Essay Sample on Amy Tan and Her Inside Glimpse

Posted on July 27, 2010

Essay on Amy Tan: Mother Daughter Relationships

There are no simple or perfect relationships between mothers and daughters. Relationships are a delicate balance between the love and emotions of two individuals. They are ever changing and evolving, and are each unique as the people in them. Amy Tan’s novels offer an inside glimpse into several intricate mother daughter relationships. Her characters suffer hardships as well as times of joy. There are many similarities in the mother and daughter relationships in the books by Amy Tan.

One of the most difficult parts of maintaining a good relationship between mother and daughter is balancing the individual characteristics of each person. Even though daughters are truly a part of their mothers, this definitely does not mean that their personalities are at all similar. In Tan’s novels, the women that the daughters become are amazing. They face many challenges, such as homes with problems or no fathers, little to no money and problems adjusting to the American society, but they still become wonderful people in the end. Sometimes the daughters just want to be different from their mothers, to be their own independent people. This can sometimes be hard for the mothers to accept that their daughters take nothing from them. However sometimes the mothers’ personalities and traits aren’t the best to learn and take from.

Many of the mothers in Amy Tan’s novels are having difficult times balancing the people they really are and the face they choose to show. Many of them feel that they have to hide their different Chinese heritage and ugly pasts in order to find acceptance. Lindo found it hard to keep her Chinese face that she loved in America, and before she even arrived, she had to hide her true self (Tan, Luck Club 258). When the mothers try to conceal who they truly are and try to fit in, it is sometimes for their daughters’ benefit. Ying- Ying who tried so hard to please, impress, and not embarrass her daughter, that she has been quiet for so long that she blends into the shadows and her daughter no longer hears her (Tan, Luck Club 67). Even though she was just trying to help by not embarrassing her daughter, she is just hurting her daughter in the end by not only hiding who she truly is, but also not sharing her personality and traditions with her daughter. They fear the rejection and persecution that they faced in China. They want a fresh start in America, even if this requires hiding who they truly are.

Some of the traits that the mothers show are not always the best ones. The mothers aren’t perfect; they have negative sides to their personalities. Ruth’s mother, LuLing, got in fights because she didn’t understand others, and they didn’t understand her (Tan, Bonesetter’s 49). Winnie had a hard time forgiving people because of the horrible way she was treated in her past, and this often hurt her daughter (Tan, God’s Wife 22). Waverly’s mother always put her own feelings before her daughter’s, and decided that her daughter would be a prodigy, but whenever Waverly would fall short, her mother would make her feel horrible about herself (Tan, Luck Club 134).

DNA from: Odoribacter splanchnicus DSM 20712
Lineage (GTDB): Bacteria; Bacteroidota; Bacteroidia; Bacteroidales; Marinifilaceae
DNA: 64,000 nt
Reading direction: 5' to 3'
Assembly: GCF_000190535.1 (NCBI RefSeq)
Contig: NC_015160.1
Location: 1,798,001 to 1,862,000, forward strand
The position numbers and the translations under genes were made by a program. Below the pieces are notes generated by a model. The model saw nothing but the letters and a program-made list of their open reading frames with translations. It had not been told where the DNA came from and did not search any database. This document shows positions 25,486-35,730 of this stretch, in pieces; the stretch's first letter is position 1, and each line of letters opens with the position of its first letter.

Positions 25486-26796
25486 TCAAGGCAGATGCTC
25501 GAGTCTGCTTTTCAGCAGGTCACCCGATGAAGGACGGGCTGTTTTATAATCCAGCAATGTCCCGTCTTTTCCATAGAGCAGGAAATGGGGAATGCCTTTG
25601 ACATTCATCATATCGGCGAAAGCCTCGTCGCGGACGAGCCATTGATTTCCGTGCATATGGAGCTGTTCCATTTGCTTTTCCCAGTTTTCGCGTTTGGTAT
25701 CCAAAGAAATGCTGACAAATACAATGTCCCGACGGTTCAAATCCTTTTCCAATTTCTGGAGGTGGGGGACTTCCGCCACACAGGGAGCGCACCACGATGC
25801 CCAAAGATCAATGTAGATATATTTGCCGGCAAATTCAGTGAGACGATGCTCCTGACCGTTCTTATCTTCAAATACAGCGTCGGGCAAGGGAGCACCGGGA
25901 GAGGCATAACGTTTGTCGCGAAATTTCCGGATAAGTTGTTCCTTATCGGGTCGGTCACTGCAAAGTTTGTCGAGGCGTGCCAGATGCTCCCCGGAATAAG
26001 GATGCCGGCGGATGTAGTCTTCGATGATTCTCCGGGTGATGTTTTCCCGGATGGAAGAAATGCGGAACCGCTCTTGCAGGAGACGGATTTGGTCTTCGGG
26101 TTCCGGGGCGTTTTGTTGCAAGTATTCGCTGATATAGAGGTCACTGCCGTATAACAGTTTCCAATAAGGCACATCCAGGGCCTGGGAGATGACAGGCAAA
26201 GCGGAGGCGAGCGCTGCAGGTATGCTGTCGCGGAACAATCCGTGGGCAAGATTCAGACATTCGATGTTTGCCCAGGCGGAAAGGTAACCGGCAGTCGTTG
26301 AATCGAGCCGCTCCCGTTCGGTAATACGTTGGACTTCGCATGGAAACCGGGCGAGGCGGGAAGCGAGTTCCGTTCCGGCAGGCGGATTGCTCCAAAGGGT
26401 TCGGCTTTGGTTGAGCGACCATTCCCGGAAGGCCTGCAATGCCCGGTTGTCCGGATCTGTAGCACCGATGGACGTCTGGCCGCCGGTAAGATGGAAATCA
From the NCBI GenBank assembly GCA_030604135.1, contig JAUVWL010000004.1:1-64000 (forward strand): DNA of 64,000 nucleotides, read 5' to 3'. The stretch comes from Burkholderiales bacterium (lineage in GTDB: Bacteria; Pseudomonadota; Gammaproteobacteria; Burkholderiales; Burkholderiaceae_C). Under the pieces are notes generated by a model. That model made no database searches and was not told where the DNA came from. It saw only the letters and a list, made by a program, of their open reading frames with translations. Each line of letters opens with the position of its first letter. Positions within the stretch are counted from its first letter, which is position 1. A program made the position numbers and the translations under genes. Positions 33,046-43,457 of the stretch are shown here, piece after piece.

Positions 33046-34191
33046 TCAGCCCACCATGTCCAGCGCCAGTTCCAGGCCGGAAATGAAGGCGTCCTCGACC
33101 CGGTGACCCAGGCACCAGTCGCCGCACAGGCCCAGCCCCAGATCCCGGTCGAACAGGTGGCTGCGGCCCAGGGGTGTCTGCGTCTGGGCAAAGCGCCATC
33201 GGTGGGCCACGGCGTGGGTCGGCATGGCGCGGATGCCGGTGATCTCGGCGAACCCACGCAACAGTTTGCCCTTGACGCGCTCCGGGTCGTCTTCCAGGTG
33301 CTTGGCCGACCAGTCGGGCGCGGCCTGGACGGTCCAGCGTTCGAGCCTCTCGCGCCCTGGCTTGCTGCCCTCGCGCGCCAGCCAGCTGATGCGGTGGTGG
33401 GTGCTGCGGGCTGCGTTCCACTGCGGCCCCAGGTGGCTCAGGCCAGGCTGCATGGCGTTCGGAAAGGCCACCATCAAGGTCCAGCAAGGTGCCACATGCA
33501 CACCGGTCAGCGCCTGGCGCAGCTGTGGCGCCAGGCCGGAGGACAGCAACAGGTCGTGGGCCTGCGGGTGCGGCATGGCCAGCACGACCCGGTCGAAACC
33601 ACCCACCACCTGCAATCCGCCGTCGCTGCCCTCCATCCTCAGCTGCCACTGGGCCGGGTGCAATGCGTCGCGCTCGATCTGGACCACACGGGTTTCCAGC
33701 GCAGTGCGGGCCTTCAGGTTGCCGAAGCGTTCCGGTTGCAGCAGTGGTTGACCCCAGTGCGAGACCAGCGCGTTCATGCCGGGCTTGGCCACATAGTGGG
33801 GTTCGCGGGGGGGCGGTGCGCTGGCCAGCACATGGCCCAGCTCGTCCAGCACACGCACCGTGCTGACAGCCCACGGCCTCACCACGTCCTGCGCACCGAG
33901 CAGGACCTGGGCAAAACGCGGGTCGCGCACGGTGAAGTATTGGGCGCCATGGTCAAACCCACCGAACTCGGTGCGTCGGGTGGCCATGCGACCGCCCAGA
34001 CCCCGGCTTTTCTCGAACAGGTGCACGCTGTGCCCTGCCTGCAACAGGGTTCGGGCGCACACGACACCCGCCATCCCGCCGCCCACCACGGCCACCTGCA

The daughters frequently have one common problem, in that they don’t understand their mothers. Whether it is the way that they act or the things that they say, the daughters don’t understand their mothers’ motives, intentions or true meanings. Ruth doesn’t understand how her mother thrives on argument; she turns everything negative, and it only makes her unhappy (Tan, Bonesetter’s 49). Olivia does not see how her mother bounces from man to man, hurting both the men and herself (Tan, Secret Senses 61). Waverly is constantly put down by her mother, and doesn’t know why her mother cannot accept her for who she truly is (Tan, Luck Club 172).

The mothers try to hide their true personality from their daughters, only to find this hurts their relationship in the end. Their daughters end up not knowing who their mothers really are, and this ends up deeply hurting the mothers. The mothers try to not show their past or things that their daughters’ might be ashamed of. In the end though, the mothers really don’t know what would embarrass their daughters once they are grown. The mothers never realize their daughters’ maturity and wait too late to educate them. Then the project of discovering their mother’s hidden personality and past falls heavily upon the daughters’ shoulders.

The discovery of their mothers’ past and heritage is a task that the daughters in the novels have to face. The death of Jing-Mei’s mother is what makes her question who her mother was, as well as the meaning of her Chinese heritage that she was trying to pass along to her children (Tan, Luck Club 44). Jing-Mei realizes that she knows nothing about her mother or the heritage she was trying all along to teach her (Tan, Luck Club 44). Ruth decides that she must take it upon herself and find out who her mother really is so she can relate to her mother before her mind is gone forever (Tan, Bonesetter’s 347).